There are some classic lighting styles that every photographer needs to understand. And you also need to be able to create them whether you only have daylight to work with – or flash.
In this episode, Gina and Valerie discuss classic portrait lighting styles including beauty lighting, loop lighting, split lighting, Rembrandt lighting, short lighting, broad lighting and much more.
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Knowing how to manipulate light in relation to your model is a game changer. These rules apply to ALL light, daylight,flash,led,torch or light saber. If you understand light you can achieve any light style.
Using the classic portrait lighting styles is not an essential skill there are some photographers who light intuitively and that’s ok but just like knowing colour theory or composition rules it’s a great idea to be aware of them
Factors that influence lighting
- Quality of light (hard vs soft)
- Position of light in relation to your subject
- The amount of fill light or contrast in your image
1. Quality of light (hard vs soft)
2. Position of light in relation to your subject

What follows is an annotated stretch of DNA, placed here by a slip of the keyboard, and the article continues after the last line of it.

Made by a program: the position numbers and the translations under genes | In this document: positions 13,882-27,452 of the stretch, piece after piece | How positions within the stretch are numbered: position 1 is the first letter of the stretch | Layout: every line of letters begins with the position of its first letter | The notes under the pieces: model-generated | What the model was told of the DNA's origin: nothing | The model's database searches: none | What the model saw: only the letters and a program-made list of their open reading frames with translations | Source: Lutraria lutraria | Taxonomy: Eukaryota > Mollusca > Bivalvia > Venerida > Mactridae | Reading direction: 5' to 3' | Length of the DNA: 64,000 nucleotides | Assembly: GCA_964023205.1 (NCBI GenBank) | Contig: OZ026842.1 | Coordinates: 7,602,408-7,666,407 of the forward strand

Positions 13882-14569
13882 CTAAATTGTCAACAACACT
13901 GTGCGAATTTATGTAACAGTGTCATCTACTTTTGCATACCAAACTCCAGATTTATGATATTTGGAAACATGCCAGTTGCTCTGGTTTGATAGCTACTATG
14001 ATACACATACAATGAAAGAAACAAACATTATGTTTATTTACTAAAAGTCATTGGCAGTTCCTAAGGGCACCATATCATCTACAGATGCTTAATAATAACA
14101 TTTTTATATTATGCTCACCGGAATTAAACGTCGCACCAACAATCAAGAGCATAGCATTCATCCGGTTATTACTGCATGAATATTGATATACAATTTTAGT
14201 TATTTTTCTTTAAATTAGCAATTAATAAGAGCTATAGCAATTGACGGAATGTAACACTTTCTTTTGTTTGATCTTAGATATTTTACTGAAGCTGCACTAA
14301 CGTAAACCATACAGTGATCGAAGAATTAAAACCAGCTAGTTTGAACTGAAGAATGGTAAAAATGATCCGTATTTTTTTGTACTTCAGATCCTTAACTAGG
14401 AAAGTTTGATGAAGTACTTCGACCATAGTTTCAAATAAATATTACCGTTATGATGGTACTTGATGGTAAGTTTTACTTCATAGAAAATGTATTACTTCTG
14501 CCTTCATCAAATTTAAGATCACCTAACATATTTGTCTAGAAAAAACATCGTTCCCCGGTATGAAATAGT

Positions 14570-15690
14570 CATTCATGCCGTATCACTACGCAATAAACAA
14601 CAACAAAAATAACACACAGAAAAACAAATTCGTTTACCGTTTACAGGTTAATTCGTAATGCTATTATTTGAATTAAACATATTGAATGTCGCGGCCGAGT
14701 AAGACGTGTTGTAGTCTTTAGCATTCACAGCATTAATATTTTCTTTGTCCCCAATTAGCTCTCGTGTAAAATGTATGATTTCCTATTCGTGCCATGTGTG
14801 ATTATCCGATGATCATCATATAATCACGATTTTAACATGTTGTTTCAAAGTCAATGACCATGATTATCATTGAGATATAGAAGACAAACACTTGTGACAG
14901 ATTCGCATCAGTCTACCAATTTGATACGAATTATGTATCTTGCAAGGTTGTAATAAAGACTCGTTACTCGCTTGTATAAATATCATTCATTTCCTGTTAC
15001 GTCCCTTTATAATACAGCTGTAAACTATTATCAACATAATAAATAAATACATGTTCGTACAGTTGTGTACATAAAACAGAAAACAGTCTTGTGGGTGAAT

How close or far your image is to your subject also influences brightness of light. (This is a no brainer)
3. The next two laws are counter intuitive:
How close or far away your subject is from the light source with influence contrast.
The size of the light source in relation to your subject will influence how soft or hard your light is.
If you want to create a low contrast image move your subject away from the light source.
1. Classic Beauty lighting
Main light is positioned directly above the model’s head
A variation of Beauty lighting is called loop lighting. This is basically the same setup as beauty lighting but instead of having the light in front it’s to the side slightly.
2. Split lighting
3. Rembrandt lighting
4. Rim lighting
Short and Broad lighting
Moody vs Flat lighting
Use moody lighting for drama to add character and depth.
Avoid moody on older female models as it’s not flattering.
Flat lighting is flattering (see what I did there)
Hard lighting can be manipulated using fill light.
Soft light can be manipulated using cutters or negative fill.